- If you are currently employed, don’t waste your employer’s time or resources. You are not being paid to hunt for another job, you are being paid to do your current job! Use your breaks — and your own equipment — to do any job searching. Not only is using your work computer kind of rude, it also is kind of dangerous because your employer owns the history and any files on that machine. (By the way, where is your resume stored? I hope not only on your work computer!) If you need to use the company fax or printer, get permission and don’t abuse the privilege.
- If you are currently employed but hoping to change, be tactfully honest about your goals. The impression you want to give is, “I want to keep up with the trends in my field” not, “this job stinks so I’m bailing.” Keeping your resume updated, continuing pertinent training, and networking maintenance are common sense ways to accomplish this. There are good reasons why you should always be hunting for a new job. But there are equally good reasons that job hunt should be one that doesn’t jeopardize your current position.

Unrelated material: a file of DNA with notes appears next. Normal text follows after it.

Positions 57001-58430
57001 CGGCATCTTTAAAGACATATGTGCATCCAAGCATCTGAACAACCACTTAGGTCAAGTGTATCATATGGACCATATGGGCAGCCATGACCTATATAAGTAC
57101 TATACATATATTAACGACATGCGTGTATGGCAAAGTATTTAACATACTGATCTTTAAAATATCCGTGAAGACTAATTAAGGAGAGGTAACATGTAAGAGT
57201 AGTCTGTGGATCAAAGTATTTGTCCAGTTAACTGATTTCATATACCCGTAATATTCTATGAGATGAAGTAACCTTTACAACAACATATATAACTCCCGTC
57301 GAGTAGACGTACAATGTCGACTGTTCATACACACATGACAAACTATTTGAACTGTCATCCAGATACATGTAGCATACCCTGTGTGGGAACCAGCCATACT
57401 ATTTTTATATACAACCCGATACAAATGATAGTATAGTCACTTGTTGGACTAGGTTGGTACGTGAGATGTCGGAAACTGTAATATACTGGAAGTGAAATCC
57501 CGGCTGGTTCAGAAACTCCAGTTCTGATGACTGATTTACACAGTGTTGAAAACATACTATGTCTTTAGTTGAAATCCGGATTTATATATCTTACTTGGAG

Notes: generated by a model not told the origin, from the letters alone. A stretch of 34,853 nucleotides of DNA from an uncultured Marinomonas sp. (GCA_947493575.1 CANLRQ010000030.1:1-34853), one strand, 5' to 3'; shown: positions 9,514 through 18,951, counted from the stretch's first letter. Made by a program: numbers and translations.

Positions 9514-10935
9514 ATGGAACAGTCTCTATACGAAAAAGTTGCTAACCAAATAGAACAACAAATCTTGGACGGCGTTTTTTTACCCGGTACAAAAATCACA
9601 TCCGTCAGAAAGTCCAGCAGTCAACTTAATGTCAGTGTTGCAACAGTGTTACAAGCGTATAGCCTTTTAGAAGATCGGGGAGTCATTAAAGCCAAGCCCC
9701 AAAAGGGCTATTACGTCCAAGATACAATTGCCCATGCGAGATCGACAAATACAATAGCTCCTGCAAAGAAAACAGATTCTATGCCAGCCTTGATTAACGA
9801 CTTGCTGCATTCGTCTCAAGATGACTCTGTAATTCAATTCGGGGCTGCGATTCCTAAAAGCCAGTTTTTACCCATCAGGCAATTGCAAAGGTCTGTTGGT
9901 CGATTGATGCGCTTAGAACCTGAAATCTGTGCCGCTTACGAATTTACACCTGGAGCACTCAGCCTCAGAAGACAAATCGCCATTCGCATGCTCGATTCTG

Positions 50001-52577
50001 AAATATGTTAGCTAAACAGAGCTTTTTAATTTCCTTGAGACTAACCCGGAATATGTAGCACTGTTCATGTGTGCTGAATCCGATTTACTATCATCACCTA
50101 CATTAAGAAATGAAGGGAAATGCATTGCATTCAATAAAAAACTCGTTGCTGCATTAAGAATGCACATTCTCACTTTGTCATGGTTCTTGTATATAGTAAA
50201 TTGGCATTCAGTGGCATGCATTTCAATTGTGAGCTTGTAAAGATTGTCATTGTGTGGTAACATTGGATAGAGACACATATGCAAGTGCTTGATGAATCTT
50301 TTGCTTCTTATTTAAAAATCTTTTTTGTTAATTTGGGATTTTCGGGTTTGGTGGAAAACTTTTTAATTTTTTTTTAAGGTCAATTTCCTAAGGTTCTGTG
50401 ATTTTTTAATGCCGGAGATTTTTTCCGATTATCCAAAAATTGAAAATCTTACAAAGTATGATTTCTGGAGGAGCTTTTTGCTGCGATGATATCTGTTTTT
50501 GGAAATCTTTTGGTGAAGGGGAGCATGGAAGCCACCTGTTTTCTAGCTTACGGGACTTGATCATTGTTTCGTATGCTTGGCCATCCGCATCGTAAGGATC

Do you treat your online presence as if it were your small business? You should! Otherwise, you may end up like the unfortunate guy in this recent story on LearnVest titled, “Saving Face: Does Your Online Reputation Need Managing?” He googled himself to prepare for a job change and was unpleasantly surprised.
The article has some very good points about determining whether to invest in an online branding service or dealing with the details yourself. I think that once you learn how important your personal brand is in today’s employment market, you’ll want to at least invest in some online branding/profile development coaching so you are equipped to do this important task.
So, why would I say that your personal brand is your business? There are two ways to read that statement:
- Your personal brand is your BUSINESS because you are selling yourself when you put out resumes and apply for jobs. Many of the marketing tactics employed by small businesses are applicable to individuals. Get a lot of positive information on yourself online and there’ll be good stuff on those first pages when they search for you.